This is a rush transcript from "The Journal Editorial Report," June 7, 2008.
STUART VARNEY, GUEST HOST: Up next on the "Journal Editorial Report," Barack Obama's V.P. conundrum. Can he win with Hillary Clinton on the ticket? Can he win without her?
Plus, with Hillary out, is the Democratic Party's love affair with the Clintons finally over?
It got warm on Capitol Hill this week. A heated debate over a controversial climate change bill that would wind up costing you a bundle. Critics say it is DOA. But what happens when the White House gets a new tenant?
Find out after these news headlines.
VARNEY: Hello everyone, and welcome to the "Journal Editorial Report." I'm Stuart Varney, in this week for Paul Gigot.
Well he finally got the nomination after a hard-fought primary season but Barack Obama has no time to rest on his laurels. Problem number one for the new nominee, what to do about Hillary Clinton. Can he win in November with her on the ticket? Can he win without her?
Joining the panel this week, Wall Street Journal columnist and deputy editor Dan Henninger, editorial board member Jason Riley, for the Democratic perspective, FOX News political analyst Kirsten Powers.
Kirsten, can he win without her on the ticket?
KIRSTEN POWERS, FOX NEWS POLITICAL ANALYST: Everybody believes it is a Democratic year. Probably yes, he could. But he has a problem and especially because she made it clear that I think she wants to be on the ticket eastbound, though she clarified that, no, she is shot pushing for it she is happy to do whatever. He wants and it's his decision. Her voters know she wants to be on the ticket and they want her on the ticket.
I think he has a problem because polls are showing that her voters — some of her voters have a problem with him and she could possibly help him with that.
VARNEY: There are so many Clinton voters who will not vote for Obama unless she is on the ticket. It is a numerical thing.
POWERS: Yes, so the polls say. Exit polls have shown that. I think there is a Pew poll that shows 30 percent of them essentially, about 34 percent have a high negative opinion of him.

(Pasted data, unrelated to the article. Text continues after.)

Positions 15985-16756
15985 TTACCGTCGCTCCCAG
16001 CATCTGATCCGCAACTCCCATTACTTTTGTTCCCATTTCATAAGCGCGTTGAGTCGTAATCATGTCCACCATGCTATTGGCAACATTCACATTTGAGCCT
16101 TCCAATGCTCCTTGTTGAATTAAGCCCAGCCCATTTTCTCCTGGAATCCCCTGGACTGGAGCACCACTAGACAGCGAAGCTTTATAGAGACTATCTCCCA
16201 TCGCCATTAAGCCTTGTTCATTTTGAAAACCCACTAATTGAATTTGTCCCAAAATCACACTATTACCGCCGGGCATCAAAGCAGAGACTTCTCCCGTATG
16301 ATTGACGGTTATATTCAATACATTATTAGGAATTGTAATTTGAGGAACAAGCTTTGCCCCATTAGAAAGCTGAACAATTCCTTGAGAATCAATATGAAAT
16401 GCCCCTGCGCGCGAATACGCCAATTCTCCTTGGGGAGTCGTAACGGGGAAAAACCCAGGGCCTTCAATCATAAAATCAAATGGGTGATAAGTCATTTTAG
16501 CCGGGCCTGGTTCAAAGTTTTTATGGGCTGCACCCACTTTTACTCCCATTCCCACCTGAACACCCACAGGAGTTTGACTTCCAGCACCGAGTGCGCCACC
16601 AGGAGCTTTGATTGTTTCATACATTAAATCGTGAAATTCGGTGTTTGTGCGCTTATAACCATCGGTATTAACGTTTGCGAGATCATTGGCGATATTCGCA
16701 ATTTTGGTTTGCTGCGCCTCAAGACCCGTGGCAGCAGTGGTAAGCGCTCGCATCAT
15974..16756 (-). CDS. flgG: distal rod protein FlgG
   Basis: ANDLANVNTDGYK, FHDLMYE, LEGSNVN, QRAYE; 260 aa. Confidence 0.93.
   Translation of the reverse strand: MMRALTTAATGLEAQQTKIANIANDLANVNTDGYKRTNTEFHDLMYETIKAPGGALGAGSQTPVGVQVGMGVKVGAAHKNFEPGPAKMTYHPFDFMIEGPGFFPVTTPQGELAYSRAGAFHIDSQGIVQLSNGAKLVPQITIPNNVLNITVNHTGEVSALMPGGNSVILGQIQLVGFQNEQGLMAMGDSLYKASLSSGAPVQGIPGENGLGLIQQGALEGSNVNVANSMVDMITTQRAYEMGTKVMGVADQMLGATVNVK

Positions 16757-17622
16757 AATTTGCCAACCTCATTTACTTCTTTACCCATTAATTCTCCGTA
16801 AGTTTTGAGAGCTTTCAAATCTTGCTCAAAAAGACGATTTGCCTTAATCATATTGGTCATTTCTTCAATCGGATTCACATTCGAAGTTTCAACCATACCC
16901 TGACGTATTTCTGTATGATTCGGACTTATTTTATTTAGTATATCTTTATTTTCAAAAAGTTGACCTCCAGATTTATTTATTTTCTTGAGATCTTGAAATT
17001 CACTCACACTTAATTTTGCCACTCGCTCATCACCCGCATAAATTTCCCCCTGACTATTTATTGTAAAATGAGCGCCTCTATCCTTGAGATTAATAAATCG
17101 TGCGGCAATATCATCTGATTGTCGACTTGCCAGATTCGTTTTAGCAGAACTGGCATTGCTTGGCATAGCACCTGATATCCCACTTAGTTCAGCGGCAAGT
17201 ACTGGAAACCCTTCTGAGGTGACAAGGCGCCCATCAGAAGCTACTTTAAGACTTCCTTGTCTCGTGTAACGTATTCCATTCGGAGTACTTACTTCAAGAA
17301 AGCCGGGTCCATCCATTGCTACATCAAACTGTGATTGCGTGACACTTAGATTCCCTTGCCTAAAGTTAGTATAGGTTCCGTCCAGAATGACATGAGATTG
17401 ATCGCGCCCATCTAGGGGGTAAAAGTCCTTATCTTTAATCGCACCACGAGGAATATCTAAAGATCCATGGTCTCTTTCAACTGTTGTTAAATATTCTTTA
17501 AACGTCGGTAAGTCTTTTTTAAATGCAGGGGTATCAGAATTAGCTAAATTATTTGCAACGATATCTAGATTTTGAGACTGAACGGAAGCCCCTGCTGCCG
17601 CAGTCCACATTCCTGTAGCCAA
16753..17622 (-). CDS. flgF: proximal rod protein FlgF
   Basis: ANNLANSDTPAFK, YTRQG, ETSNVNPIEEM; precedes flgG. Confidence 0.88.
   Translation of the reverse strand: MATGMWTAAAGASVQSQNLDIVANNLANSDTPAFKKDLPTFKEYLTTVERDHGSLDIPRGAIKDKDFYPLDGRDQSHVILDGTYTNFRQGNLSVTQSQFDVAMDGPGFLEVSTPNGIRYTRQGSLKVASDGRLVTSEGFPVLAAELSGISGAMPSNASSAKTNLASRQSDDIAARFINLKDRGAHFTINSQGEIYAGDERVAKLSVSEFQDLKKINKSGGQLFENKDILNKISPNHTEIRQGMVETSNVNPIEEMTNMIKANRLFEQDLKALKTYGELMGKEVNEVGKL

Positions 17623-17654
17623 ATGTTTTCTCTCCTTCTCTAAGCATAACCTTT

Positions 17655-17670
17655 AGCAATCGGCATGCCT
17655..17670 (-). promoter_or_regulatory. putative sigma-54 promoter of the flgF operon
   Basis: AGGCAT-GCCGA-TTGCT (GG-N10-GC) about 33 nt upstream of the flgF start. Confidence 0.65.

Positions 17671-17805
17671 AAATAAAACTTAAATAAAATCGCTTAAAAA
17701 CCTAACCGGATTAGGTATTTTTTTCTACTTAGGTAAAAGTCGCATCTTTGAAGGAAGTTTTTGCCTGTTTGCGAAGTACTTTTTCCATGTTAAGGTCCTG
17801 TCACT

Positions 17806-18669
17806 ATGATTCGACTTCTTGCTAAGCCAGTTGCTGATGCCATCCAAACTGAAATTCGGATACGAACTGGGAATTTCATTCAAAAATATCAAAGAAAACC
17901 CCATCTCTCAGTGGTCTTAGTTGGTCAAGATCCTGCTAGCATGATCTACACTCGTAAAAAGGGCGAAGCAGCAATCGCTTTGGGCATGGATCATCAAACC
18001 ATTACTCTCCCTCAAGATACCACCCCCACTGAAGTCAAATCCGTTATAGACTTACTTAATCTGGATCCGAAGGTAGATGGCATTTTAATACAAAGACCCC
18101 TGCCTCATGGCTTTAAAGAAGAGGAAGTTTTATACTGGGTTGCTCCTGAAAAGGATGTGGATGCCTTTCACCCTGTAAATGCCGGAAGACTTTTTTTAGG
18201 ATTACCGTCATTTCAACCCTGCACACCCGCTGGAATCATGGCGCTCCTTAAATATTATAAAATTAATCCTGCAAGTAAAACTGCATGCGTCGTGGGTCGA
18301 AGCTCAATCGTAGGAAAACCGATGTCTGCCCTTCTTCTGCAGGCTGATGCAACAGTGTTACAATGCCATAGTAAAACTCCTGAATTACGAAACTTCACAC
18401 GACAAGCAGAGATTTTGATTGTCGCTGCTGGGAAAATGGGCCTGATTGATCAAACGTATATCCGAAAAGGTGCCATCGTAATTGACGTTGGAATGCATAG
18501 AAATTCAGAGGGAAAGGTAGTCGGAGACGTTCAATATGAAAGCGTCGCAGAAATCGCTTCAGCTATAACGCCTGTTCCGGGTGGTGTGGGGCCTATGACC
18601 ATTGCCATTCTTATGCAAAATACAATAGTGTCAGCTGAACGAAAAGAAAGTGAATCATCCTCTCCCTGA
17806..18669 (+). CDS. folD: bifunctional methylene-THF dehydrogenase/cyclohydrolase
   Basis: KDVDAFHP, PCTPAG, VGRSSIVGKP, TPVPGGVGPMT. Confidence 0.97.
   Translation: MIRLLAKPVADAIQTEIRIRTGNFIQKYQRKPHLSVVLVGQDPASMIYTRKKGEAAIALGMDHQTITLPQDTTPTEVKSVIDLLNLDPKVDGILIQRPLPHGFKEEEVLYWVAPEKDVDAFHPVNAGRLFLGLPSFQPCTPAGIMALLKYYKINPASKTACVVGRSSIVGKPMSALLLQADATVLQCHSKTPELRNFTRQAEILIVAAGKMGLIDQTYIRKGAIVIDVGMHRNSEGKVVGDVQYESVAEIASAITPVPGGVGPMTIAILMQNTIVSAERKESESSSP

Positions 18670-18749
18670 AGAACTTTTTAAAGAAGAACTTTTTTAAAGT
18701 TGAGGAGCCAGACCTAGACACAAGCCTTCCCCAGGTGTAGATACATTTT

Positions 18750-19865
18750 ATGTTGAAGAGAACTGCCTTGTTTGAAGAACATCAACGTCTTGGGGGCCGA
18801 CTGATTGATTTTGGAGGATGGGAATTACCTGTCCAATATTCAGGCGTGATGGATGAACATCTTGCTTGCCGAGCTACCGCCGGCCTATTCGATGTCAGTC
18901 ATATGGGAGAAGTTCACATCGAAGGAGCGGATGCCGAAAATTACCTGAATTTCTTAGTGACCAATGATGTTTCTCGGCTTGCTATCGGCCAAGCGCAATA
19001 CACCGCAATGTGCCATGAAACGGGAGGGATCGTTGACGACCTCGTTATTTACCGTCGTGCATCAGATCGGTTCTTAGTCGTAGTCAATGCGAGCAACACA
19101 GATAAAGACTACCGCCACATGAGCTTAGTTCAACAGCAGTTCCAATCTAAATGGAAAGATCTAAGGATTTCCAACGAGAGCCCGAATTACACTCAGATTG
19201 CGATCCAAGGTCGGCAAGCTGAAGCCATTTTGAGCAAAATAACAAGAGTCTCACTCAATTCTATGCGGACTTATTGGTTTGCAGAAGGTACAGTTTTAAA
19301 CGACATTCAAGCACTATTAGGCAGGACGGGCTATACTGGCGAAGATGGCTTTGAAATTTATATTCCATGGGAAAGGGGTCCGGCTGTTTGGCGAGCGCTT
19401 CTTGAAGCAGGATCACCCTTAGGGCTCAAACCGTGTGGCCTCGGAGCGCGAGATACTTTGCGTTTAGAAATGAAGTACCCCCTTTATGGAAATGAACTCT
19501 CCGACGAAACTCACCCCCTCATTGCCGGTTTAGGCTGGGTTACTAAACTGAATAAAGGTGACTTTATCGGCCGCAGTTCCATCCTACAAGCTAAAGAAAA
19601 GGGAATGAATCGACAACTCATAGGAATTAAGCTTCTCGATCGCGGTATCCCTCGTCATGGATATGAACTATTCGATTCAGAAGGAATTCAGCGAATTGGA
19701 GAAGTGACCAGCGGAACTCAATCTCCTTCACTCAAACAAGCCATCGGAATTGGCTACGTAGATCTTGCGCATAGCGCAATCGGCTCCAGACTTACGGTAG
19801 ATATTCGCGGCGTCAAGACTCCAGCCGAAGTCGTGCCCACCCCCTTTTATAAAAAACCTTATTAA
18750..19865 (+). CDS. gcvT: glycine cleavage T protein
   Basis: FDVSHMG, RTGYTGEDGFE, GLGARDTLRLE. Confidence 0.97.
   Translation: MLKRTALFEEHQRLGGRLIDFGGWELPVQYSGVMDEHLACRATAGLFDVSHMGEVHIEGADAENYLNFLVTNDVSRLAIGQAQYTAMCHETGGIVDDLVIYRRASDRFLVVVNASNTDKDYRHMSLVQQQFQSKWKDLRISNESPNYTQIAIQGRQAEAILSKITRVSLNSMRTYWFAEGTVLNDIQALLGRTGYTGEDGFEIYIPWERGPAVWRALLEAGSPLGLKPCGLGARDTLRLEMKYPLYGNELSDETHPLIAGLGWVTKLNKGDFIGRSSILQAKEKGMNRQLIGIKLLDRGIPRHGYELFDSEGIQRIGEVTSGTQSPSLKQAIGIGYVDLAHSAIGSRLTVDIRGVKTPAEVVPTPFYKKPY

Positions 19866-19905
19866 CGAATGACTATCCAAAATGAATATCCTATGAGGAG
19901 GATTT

And so you know the question is does he lose 5 percent of those voters? In which case, they had 19 million people vote for her depending upon whom you talk to, 17 million or 1 million people. That's a lot of people.
JASON RILEY, EDITORIAL BOARD MEMBER: I would be very suspect of those polls at this point. I think it is hard for Hillary Clinton to believe this but there are more people out there that are more interested in winning the White House than supporting Hillary Clinton.
It is true that you might have a situation here where Hillary Clinton could help Barack Obama win, but governing would be a disaster. I mean, you'd have to — it is hard to imagine Hillary playing second fiddle to anyone in the White House, let alone having Bill Clinton running around with nothing to do.
In terms of helping her on itself campaign trail, with those Reagan Democrats tat she had trouble with in battleground states like Pennsylvania and Ohio, she could be an asset there.
Governing, I don't think she would be very, very effective and also she undermines his message which is change. Hillary Clinton represents the past. And I think putting her on the ticket would diminish that message.
DAN HENNINGER, COLUMNIST & DEPUTY EDITOR: I think there is also an X factor that won't get discussed too much. There is another player in this campaign and that's us, the media, which is to say look at the way the campaign has been Reverend Wright, there's been Bill and all sorts of stories that come out of left field.